Speech to Scripts Chrome Extension

Written by David on September 14, 2015

I wrote a Chrome extension. I feel good about it, but also pretty bad, because looking at my git log, I actually started on this a year ago. I picked it back up a few weeks ago when Suzi and I were traveling back to Oklahoma and rewrote it using Redux and the latest version of React.

Demo: https://www.youtube.com/watch?v=P_c5yJxEyqI

Code: https://github.com/davidchang/speech-to-scripts

The Chrome extension utilizes the speech recognition API and matches regular expressions with arbitrary scripts that you specify on the options page. jQuery gets loaded into the execution context, as well as captured parameters from the regular expression, then your functions are eval-ed with the captured parameters injected into the closure. I’ve seen a few other speech recognition Chrome extensions that come with preconfigured actions that can be triggered by your voice, but I haven’t seen any that allow you to configure arbitrary scripts.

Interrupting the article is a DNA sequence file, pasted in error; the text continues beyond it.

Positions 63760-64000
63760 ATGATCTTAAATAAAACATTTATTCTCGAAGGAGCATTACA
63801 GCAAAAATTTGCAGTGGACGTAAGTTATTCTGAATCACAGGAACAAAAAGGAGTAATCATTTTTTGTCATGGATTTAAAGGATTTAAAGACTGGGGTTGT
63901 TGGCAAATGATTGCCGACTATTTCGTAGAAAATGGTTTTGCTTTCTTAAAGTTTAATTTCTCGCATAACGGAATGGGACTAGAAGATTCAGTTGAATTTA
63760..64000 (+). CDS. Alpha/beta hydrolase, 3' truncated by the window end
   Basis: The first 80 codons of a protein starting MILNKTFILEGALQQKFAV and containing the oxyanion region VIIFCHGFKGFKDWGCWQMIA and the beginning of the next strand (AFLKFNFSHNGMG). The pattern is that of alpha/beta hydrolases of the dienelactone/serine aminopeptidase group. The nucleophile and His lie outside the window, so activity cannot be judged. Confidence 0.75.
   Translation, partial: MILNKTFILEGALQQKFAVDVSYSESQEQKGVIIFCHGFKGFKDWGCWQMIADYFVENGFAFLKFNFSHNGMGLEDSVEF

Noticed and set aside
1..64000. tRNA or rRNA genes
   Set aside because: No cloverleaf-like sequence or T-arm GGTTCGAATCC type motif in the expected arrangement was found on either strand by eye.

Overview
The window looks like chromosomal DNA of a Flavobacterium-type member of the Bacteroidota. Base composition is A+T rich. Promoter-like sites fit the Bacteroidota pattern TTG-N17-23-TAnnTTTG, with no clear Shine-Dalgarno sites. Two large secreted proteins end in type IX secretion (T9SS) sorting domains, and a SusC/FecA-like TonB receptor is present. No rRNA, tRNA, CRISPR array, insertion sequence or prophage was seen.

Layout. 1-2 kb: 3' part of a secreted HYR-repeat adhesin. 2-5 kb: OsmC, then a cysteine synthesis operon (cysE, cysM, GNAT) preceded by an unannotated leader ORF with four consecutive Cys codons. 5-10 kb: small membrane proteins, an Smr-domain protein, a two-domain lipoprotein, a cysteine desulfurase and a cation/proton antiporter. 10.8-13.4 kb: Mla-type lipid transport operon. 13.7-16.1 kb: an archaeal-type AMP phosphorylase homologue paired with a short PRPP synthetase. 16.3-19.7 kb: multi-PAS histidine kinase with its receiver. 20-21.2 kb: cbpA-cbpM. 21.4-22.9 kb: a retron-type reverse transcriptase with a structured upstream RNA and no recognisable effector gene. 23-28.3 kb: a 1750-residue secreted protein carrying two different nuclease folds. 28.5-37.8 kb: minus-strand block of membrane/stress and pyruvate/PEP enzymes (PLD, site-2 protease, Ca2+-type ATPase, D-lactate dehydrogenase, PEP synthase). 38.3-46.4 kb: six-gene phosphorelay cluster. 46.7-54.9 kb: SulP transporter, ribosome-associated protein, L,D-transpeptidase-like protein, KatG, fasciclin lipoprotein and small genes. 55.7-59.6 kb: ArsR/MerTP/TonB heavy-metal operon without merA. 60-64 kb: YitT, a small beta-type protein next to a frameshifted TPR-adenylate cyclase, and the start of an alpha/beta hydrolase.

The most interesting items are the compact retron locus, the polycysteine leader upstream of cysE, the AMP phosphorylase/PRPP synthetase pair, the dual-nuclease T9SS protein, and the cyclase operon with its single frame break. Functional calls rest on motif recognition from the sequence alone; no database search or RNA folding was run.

react-ace is used for the code editor when you’re putting in your scripts (so you get some familiar indentation and parentheses matching), but was a little difficult because elements of it are both controlled and uncontrolled at the same time, so some changes wouldn’t propagate back up correctly and then end up overriding other changes. I eventually had to implement a shouldComponentUpdate that was always false (except for the moment when you removed a command, or reverted to defaults), while letting a stream of changes propagate up through Redux action creators.

I thought the Chrome extension environment would be a lot of domain specific APIs, but it actually wasn’t a very bad experience at all.

Redux is enjoyable and easy to track how changes happen in the application while mostly staying out of the way. Only passing data down from a single point avoids having state management boilerplate scattered throughout your app (and adding new properties into reducer state means they’re probably already going to be propagated down and you can just start consuming it where you need it).

I think it’s pretty sufficient as a platform for other people to take it where they want, if they want. The code is on Github with instructions, feel free to pull it down and use/hack it.